BCOR - Cs/B3 TEM-corrector for aberration-corrected TEM imaging using large scale fields of view

BCOR – Cs/B3 corrector for TEM

BCOR - Cs/B3 TEM-corrector for aberration-corrected TEM imaging using large scale fields of view

After successful Cs-correction (spherical aberration C3) the off-axial coma is the next intrinsic round lens aberration, which limits the resolving power of the TEM. This is particularly true for large fields of view, e.g. in TEM images by large detectors such as 4kx4k cameras or even larger. The BCOR had been designed to correct for both, the spherical aberration C3 as well as the off-axial coma B3. This enables aberration-free imaging even in the outer corners of of a large detector's field of view. The optimized corrector setup allows for correction of all parasitic(+) axial aberrations up to including 4th order and all off-axial aberrations up to including 3rd order. The BCOR design was carefully verified to avoid intrinsic(++), higher order residual off-axial aberrations and moreover allows for complete correction of the 5th order.six-fold astigmatism. In fact, the BCOR is the first corrector that realizes full "aplanatic" imaging in TEM.The BCOR has proven its capabilities in the field of materials science as well as in life science applications (e.g. single particle reconstructions) in that the whole recorded field-of-view is free from all dominant aberrations. This is especially useful in combination with very large camera systems (4k x 4k and larger).

(+) parasitic aberrations = aberrations that occur due to tolerances and uncertainties in the mechanical build-up of the corrector.


  • Hexapol-type Cs/B3-corrector for TEM
  • Correction of the off-axial coma B3 and of all parasitic off-axial aberrations up to including 3rd order, for resolution improvement in the outer image area.
  • Correction of all axial aberrations up to 5th order (We, C1, A1, B2, A2, C3, S3, A3, A4, B4, D4, A5)
  • Enables real "aplanatic" imaging in TEM
  • Information limit better than 70pm at 300kV
  • Compatible with the following TEMs: Hitachi HF-3300S, TFS Titan/Krios. Others on request.


  • Dimensions: 434 x 390 x 279 [mm]
  • Mode: TEM
  • High-voltage area: 60kV – 300kV


For high-resolution TEM, especially for image acquisition with very large detectors (4k x 4k and larger) for material science as well as for life science applications.


Do you have any questions about the product or the application and extension for your e-beam system? Please contact us at info@ceos-gmbh.de


Illustration of the impact of off-axial aberrations: a) uncorrected off-axial astigmatism: the two-fold astigmatism changes quite considerably within the field of view and therefore limits the microscope resolution depending on position in the image. b) After correction of all linear off-axial aberrations up to 3rd order with the BCOR the imaging condition is identical in the whole field of view. The sample is an amorphous tungsten film and images were acquired with a CCD camera (2k x 2k , gNy= 5.36/nm, FoV 191nm x 191nm) in a Hitachi HF-3300 TEM with cold FEG at 300kV.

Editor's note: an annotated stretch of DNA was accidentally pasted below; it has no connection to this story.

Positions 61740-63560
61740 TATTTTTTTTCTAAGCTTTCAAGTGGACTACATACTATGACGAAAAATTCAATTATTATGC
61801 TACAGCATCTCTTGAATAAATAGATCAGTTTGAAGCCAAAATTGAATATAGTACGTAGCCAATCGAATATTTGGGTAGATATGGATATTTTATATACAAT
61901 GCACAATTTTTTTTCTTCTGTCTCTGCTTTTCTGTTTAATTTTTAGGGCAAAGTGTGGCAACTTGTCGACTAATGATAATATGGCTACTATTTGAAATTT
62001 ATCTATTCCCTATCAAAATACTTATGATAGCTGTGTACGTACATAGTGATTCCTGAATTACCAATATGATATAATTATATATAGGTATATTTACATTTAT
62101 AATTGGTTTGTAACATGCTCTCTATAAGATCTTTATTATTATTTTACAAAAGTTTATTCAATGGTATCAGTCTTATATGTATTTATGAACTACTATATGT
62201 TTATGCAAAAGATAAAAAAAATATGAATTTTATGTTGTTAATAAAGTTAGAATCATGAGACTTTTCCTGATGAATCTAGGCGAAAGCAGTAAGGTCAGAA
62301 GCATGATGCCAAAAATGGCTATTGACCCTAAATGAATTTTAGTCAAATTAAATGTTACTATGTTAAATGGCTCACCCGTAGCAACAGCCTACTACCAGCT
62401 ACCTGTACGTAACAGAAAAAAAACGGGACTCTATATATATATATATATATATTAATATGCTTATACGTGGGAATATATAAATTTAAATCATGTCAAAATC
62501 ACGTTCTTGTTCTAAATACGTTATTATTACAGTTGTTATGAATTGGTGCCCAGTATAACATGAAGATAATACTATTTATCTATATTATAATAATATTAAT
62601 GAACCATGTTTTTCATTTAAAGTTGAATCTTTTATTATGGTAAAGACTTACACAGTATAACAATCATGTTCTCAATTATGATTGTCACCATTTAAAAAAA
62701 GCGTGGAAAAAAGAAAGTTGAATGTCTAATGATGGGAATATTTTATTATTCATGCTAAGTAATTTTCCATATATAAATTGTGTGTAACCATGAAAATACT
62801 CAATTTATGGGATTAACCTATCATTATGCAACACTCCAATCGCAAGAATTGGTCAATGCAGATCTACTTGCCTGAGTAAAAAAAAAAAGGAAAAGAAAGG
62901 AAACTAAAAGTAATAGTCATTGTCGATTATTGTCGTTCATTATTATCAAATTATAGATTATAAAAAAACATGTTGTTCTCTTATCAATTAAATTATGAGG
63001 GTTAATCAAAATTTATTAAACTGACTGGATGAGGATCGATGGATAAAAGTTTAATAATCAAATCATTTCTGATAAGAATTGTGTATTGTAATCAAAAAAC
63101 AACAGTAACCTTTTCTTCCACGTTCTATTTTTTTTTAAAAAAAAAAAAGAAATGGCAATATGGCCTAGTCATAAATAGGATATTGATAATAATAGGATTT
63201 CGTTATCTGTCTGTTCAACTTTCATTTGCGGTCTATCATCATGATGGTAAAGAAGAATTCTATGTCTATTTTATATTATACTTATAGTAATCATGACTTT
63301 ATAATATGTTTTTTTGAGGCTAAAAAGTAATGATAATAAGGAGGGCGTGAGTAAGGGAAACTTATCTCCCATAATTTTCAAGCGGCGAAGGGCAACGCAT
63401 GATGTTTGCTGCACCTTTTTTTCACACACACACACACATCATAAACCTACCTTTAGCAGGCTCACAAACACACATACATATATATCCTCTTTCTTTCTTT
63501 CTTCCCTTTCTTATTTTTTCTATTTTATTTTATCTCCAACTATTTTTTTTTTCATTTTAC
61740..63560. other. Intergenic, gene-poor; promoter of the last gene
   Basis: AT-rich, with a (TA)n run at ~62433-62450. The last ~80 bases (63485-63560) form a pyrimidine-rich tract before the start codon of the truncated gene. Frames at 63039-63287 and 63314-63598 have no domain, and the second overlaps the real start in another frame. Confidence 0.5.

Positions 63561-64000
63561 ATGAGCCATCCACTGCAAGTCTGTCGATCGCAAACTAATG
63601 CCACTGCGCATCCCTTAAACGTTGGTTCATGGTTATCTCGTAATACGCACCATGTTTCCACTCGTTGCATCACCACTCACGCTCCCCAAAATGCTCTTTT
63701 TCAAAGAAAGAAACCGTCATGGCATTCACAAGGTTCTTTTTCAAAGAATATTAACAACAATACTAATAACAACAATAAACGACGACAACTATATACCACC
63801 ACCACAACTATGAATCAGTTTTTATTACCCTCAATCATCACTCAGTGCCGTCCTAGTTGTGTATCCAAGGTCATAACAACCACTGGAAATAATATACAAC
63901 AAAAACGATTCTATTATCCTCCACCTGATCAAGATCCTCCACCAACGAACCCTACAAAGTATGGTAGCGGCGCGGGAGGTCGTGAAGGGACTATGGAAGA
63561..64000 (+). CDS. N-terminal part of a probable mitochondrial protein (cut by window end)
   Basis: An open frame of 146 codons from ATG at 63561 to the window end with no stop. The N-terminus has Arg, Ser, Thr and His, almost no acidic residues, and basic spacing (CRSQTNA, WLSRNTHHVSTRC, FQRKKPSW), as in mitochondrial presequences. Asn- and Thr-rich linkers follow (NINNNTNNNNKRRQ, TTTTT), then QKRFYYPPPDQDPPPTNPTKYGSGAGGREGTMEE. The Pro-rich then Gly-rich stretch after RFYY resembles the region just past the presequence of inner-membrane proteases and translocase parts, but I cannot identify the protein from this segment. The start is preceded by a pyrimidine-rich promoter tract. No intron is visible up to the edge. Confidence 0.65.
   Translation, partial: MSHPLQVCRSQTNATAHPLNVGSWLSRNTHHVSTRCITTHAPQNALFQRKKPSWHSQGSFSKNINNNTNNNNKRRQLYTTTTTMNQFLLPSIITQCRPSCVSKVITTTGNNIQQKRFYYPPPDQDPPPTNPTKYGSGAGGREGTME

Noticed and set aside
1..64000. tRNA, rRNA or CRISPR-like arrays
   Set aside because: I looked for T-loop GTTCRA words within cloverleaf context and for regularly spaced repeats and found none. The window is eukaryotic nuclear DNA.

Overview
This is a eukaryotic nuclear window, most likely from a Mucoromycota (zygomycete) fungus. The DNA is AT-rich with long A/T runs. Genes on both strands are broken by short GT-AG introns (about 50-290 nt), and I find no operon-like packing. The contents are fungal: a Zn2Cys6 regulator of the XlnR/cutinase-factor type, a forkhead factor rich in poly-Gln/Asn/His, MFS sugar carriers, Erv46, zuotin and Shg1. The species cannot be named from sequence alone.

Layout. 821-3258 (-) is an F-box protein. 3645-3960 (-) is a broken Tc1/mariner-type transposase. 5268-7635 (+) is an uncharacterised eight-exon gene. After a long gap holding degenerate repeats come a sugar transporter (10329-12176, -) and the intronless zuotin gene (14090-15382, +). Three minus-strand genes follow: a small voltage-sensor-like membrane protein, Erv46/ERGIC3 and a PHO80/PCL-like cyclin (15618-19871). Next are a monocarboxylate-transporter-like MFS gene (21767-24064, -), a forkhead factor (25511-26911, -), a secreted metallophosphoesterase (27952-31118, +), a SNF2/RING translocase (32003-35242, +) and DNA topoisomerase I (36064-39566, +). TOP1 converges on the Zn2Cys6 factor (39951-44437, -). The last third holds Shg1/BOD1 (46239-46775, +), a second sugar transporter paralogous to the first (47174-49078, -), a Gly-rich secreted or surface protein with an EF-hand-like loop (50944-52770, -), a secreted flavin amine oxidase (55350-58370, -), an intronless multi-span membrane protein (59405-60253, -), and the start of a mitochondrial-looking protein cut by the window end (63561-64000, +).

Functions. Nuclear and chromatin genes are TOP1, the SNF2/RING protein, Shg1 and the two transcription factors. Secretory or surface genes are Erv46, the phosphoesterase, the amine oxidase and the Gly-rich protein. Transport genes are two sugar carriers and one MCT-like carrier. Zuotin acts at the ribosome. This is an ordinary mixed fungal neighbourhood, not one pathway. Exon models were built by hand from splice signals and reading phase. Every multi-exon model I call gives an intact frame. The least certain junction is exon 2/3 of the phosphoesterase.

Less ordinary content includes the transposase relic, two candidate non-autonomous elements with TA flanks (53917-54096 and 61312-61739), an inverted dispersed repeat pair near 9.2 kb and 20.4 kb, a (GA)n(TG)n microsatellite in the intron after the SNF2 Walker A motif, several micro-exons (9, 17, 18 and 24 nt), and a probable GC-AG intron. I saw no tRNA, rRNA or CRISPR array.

a) Young's Fringes resolution test at a Hitachi HF-3300 TEM with BCOR at 300kV using a thin tungsten film. The sub-70pm information limit is clearly visible. b) The diffractogram of an image of oriented gold (Au [100]) correspondingly shows the very high diffraction orders.


The BCOR by CEOS enables a new resolution record in cryo-electron microscopy: a) The image of gold particles at 300kV was recorded in a ThermoFisher Cryo-TEM with BCOR using monochromated illumination. It demonstrates the outstanding resolving power of the corrected electron microscope. A fast detector allows for accumulation of drift-corrected sub-images over the total acquisition time of 20 sec. b) The research group of Prof. Holger Stark was able for the first time to resolve individual atoms in a proteine structure using cryo electron microscopy. The cartoon-visualization shows a part of an Apoferritin proteine (yellow), where a Tyrosin side-chain is emphasized in grey. The amino acid Tyrosin consists of several atoms, which are individually visible in the structure (red lattice structures). Ka Man Yip, Niels Fischer, Elham Paknia, Ashwin Chari, Holger Stark: Atomic-resolution protein structure determination by cryo-EM. Nature, October 21, 2020.